Home Inspiration Blog Renters Reform bill - update

You are not logged in. Log in / Register

Renters Reform bill - update

By Manjit Kataora

View latest articles


The Renters Reform bill has passed (24 April 2024) its Third Reading in the House of Commons. The Third Reading is the last stage in the Commons before being sent to the House of Lords. Here we take a look at how the bill is shaping up and what happens next.

Update: With the unexpected announcement of a general election, this iteration of the Renters Reform bill has failed. But is that the end? See what future Renters Reform legislation could bring in our article: 'Wash up' round up: Leasehold Reform and Renters Reform

Rental reform bill is still in parliament

What are the notable amendments?

One of the key amendments is a new provision governing when tenants can serve notice after they have entered into an assured tenancy. The amendment would prevent tenants from serving a two-month notice to quit earlier than four months into the tenancy. The practical effect of this is to create a six-month period during which tenants cannot serve notice unless something goes wrong, - e.g. there is a serious case of disrepair the landlord fails to remedy.

This may at first seem a radical departure from the original draft bill under which tenants would have been able to serve notice at any point during the tenancy. In reality, it is a significantly smaller amendment when you consider today's market, in which increasing numbers of tenants are in fact requesting lengthier fixed-term tenancies to insulate themselves against market rent rises that are typically negotiated at renewal or on a new tenancy. By contrast under today’s law, the longer a fixed term tenancy the longer a tenant will pay the same level of rent.

Will tenants will actually be any better off in terms of their cost of living under the new law? We will have to wait and see. Under the bill as proposed, landlords will be able to propose increases in rent once yearly but that is no different to the law as it today in the case of statutory periodic tenancies, although under the new law there will be some slight tightening of the rules for this procedure.

Digging into the amendments to the Renter Reform Bill

The abolition of no fault (Section 21) notices

Long-since promised by this Government, and a major focus of housing campaign groups, the abolition of no fault (Section 21) notices is now expected to take place only after a review has been conducted into the ability of the court system to cope with the level of possession cases once the bill becomes law.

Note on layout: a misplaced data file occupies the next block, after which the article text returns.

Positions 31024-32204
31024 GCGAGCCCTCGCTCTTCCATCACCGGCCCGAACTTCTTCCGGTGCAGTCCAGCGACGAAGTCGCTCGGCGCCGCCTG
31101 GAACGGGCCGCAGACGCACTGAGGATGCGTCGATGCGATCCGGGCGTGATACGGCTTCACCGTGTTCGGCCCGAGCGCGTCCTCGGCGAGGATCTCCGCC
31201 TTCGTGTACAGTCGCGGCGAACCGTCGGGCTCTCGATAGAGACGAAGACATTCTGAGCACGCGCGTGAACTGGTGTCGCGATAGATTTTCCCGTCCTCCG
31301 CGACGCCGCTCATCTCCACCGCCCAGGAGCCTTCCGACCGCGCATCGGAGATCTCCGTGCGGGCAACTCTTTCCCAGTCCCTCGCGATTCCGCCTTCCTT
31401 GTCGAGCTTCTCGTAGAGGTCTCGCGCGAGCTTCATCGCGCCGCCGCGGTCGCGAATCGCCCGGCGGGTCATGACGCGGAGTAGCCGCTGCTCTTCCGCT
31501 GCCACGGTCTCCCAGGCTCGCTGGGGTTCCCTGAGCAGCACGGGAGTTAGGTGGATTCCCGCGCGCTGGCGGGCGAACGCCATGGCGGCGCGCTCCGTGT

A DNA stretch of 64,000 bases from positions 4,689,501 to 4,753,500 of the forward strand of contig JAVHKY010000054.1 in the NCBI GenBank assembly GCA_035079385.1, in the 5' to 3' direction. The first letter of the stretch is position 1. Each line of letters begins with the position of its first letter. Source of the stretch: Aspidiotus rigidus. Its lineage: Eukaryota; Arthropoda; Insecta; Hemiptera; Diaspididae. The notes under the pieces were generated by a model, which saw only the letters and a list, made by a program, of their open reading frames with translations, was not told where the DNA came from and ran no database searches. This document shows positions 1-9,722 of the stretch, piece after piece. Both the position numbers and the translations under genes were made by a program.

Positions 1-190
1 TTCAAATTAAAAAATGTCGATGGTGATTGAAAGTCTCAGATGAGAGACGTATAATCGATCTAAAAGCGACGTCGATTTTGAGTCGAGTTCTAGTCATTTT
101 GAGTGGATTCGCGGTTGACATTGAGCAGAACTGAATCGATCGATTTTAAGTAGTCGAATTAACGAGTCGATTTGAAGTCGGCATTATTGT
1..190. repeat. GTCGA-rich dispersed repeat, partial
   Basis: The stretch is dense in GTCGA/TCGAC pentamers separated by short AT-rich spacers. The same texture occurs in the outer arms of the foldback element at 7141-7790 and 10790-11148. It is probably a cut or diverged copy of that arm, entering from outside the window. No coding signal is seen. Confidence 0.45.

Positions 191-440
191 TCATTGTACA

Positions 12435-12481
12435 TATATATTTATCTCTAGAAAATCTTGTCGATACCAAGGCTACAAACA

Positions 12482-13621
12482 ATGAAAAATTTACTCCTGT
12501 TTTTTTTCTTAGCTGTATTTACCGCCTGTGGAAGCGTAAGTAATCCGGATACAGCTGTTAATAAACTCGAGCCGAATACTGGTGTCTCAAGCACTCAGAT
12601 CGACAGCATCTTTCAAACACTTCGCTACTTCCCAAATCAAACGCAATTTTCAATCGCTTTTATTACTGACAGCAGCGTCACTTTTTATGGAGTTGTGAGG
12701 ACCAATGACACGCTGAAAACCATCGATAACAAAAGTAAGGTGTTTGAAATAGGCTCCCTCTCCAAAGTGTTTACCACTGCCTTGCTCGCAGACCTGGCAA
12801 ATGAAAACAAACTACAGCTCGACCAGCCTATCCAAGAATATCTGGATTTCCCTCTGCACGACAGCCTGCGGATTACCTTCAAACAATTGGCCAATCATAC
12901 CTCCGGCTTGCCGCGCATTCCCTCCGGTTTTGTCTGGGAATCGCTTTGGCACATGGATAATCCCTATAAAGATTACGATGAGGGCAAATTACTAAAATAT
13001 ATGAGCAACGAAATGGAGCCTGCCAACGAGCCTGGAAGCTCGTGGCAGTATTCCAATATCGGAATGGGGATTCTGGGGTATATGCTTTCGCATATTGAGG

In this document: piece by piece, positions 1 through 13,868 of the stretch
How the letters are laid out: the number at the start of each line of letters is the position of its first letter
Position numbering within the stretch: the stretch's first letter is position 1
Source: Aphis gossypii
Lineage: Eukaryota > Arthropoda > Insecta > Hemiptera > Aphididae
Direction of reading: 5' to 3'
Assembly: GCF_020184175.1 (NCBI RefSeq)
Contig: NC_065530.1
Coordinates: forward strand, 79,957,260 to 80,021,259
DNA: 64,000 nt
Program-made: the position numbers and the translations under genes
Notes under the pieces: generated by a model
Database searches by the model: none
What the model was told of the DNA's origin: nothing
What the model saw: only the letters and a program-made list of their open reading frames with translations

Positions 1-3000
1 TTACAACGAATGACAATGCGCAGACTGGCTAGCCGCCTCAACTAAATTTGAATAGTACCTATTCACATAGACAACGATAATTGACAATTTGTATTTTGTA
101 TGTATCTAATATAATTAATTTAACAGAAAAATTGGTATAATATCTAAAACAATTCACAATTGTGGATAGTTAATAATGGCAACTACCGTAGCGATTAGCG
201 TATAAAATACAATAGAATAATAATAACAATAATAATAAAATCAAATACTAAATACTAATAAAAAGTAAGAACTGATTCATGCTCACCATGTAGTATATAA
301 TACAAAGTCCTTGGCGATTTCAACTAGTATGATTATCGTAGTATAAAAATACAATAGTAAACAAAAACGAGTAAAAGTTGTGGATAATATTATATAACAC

This is a sensible measure because it will prevent an already overburdened and creaky court system from having to absorb potentially far greater numbers of possession claims. However, it also means there is no precise date for a ban. Added to which, the Department for Levelling Up, Housing and Communities (DLUHC) has re-affirmed its commitment to giving six months’ notice before Section 21 notices are formally outlawed.

So, what now?

We’ve got an amended bill that has completed its stages in the House of Commons. The bill now moves to the House of Lords for a repeat of the stages in the Commons (first, second and third reading, etc) and during which phase the Lords will consider any amendments made in the Commons. Once completed, The Commons and the Lords will then debate the bill between themselves (a back-and-forth process aptly referred to as ‘ping-pong’) until agreement is reached about the amendments and the wording, after which the bill will receive Royal Assent and become law.

The bill will not come into effect straight away but as with all new legislation will do so on a commencement date and some aspects of the bill will be delivered in phases (not all tenancies will be subject to it immediately), and reviews of the court system’s ability to cope will be undertaken and reported on before section 21 is banned altogether.

London flats

The big question is when all this will be done and we can expect the new law? That’s still a difficult one. The government is committed to getting this bill passed and will need to do so before parliament is dissolved prior to a general election, the date for which is still unknown. You can track progress of the bill here and we will continue to provide updates on major milestones as when they occur.

Landlord Essentials is a series of articles where our experts delve into the big questions for London landlords. If you have a question on letting your property in London, ask a Foxtons expert. If you want help making your property a success, get in touch with Foxtons lettings team.

View all articles or sign up for our monthly newsletter

Foxtons news Landlord Essentials Landlords Legislation Renting

How much is your property worth?

Get your property valued by a local expert

Get a valuation


How much is your property worth?

Get your property valued by a local expert

Get a valuation

How much is your property worth?

Get your property valued by a local expert

Get a valuation

Unlock the true value of your home

Lettings & Property Management

Explore news articles, area guides and interior design trends

Setting the standard in estate agency

We combine best-in-class people and technology to set the standard for service in estate agency

Find your nearest office

Our Services

Setting the standard in estate agency

Our services
Find tenants
Property Management
Specialist services
Short lets
Help being a landlord
Help & Guides
Buy to Let Mortgages
Property inspiration
Interior Design
Local life
Area guides
Let's get social